The N95 respirator is an example of a particulate filtering facepiece respirator worn by specialized workers in various industrialized workplaces, including mining operations, construction sites, medical facilities, and chemical manufacturing plants. This face mask is not recommended as a substitute for regular surgical masks. Surgical N95 respirators for healthcare use are jointly approved by the U.S. Food and Drugs Administration (FDA) and the National Institute for Occupancy on Safety and Health (NIOSH).
What is Niosh N95 Mask?
A NIOSH-approved N95 mask is a disposable filtering facepiece that meets the qualifications of the N95 classification of air filtration, carrying the capacity to filter no less than 95% of airborne particles. This respirator, however, is not designed to resist chemicals and oils, though it is considered an example of a mechanical filter respirator with no ability to resist gases or vapors. Popular manufacturers of N95 respirators include 3M, Alpha Pro, Honeywell, Kimberly-Clark, and Prestige Ameritech, among others.
There are some N95 respirators that are cleared by the FDA as a surgical mask, referred to as surgical N95 respirators. As your reference, they are indicated with model numbers or product lines in bold characters followed by an “FDA” marking. The value of exposure reduction amount offered by N95 respirators is entirely different from other face mask variations, including procedure masks and dental masks.
There has been a sizeable interest in the use of surgical N95 respirators and surgical masks as primary infection control measures with the existence of the COVID-19 health crisis today. The N95 respirators are uniquely engineered to deliver greater protection against air contaminants, though they look closely similar to regular surgical masks. The Centers for Disease and Control and Prevention (CDC), in cooperation with NIOSH, firmly suggest the use of NIOSH-approved N95 respirators for the protection of medical workers who come in direct contact with COVID-19 patients, whether suspected or confirmed.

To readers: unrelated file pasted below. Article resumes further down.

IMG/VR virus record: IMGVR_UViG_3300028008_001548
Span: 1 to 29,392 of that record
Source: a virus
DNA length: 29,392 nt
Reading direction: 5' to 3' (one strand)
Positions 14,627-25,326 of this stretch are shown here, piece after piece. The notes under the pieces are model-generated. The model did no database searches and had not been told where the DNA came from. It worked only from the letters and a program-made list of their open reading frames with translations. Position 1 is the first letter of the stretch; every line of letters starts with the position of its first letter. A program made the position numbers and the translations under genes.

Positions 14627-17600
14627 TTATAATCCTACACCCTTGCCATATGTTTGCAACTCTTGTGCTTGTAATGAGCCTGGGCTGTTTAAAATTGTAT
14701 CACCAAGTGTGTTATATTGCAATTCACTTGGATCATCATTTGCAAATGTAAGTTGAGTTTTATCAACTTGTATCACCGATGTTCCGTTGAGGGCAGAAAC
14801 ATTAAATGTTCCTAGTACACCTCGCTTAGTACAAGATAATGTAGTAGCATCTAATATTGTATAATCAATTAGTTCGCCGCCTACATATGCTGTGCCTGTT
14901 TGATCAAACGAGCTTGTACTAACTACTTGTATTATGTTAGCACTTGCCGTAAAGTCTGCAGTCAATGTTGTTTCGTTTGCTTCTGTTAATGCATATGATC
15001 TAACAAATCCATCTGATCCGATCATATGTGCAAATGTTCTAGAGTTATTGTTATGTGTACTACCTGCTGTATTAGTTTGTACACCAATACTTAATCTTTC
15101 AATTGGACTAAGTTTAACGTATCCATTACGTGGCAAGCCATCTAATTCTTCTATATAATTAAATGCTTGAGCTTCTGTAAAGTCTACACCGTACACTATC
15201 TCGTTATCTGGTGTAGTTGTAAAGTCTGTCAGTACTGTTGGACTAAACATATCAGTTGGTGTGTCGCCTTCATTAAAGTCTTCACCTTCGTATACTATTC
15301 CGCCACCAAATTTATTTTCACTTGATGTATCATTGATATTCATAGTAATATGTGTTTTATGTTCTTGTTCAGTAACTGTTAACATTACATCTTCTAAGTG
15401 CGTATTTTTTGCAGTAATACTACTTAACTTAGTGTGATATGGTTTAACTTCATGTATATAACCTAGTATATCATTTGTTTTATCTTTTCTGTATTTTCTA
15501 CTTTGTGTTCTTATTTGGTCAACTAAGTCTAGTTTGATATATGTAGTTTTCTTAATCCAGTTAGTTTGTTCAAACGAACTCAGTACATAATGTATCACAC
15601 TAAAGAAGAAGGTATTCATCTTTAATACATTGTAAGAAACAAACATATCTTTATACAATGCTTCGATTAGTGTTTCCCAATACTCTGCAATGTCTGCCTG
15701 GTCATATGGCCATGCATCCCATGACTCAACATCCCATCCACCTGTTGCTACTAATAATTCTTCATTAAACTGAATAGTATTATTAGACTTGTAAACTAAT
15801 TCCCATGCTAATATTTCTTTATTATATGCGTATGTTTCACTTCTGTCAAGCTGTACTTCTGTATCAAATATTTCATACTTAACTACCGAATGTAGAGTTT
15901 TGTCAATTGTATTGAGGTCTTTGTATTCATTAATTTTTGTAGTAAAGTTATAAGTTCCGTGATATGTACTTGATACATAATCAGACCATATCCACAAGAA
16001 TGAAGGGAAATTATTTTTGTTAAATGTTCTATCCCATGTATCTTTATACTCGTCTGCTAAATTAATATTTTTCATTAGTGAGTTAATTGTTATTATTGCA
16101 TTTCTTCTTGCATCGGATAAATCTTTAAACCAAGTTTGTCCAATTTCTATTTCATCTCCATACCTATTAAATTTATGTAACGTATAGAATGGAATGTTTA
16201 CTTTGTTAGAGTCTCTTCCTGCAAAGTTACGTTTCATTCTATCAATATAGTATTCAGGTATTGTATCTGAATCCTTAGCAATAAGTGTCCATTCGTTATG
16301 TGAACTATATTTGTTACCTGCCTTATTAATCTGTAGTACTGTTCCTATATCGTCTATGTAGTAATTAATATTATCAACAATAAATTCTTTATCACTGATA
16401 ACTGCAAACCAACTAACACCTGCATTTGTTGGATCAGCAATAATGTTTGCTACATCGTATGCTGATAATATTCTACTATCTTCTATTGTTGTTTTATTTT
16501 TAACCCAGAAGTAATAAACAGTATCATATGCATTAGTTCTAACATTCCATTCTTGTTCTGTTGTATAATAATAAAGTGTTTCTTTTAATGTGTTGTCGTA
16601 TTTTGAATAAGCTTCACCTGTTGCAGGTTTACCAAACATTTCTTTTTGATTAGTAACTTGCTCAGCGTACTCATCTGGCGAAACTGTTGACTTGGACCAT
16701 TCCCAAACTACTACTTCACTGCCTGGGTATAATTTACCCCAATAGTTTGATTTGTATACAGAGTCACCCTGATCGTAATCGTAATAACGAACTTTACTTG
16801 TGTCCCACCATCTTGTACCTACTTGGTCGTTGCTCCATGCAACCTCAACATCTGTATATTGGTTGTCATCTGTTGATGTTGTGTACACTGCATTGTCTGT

NIOSH-certified N95 masks are recommended not to be worn by the general public as their critical supply chain should be reserved for medical first responders and essential health workers in accordance with the CDC guidance. The CDC guidance can be located in Interim Guidance on infection control measures for various respiratory diseases in a healthcare setting.
The first respirators were developed in the early 1900s, emphasizing the need to protect children and individuals with respiratory issues against hazardous gases as well as firefighters against carbon monoxide poisoning. Modern respirators, including N95 masks, can now be found in a diverse range of work settings such as hospitals and disaster rescue operations. Casualties and illnesses of medical workers during the recent outbreaks of COVID-19 pandemic as well as a severe acute respiratory syndrome (SARS) in the early 2000s, further strengthened the appeal for the use of surgical N95 respirators for fighting these deadly respiratory diseases.
NIOSH now maintains a list of all approved disposable filtering face masks regardless of type, which is referred to as Certified Equipment listing. With regard to the aspects of performance, the filtering facepiece respirator must capture the full range of hazardous airborne particles within a wide range of particle sizes (<1 to >100 µm) over a range of consistent airflow (approximately 10 to 100 L/min). There should also be no leakage around the surface boundaries and your face while in active use. Regardless though, the primary goal of N95 respirators is to prevent the escape of aerosols and the transmission of airborne particles into your body.
Defining the Filter Material
In most respirators, the filters are often constructed with flat, non-woven mats of fibrous materials. Important material specifications, including porosity, filter thickness, and fiber diameter, will tell you how effective a filter can collect tiny particles in the air. There are three collection mechanisms present in all types of filters, namely inertial impaction, interception, and diffusion. The first two mechanisms are responsible for collecting larger particles, while distribution is solely responsible for collecting the smaller ones.
How are Respirator Filters Tested?
Respirator filters are required to comply with stringent certification tests (42 CFR Part 84) mandated by NIOSH; a standard testing method used to challenge various performance parameters such as:
- Sodium chloride content
- Minimum airflow rate
- Charge-neutralized aerosol content
- Aerosol loading (to test workplace exposure)
- Relative humidity (for ease of breathing and comfortability)
- Breathing resistance to airflow
Filter diameters, filter thicknesses, and porosity used in all NIOSH-certified N95 respirators are designed to achieve high levels of collection efficiency to ensure safety for the wearer. It is important to remember that the overall performance of any filtering facepiece respirator depends on good filter capacity and fitting comfort. That’s because a facepiece that fits well in the face but possesses poor filtration capability will not be able to provide sufficient protection from dangerous airborne particles. Choosing the right N95 respirator should be based on the level of particle exposure present in your workplace setting.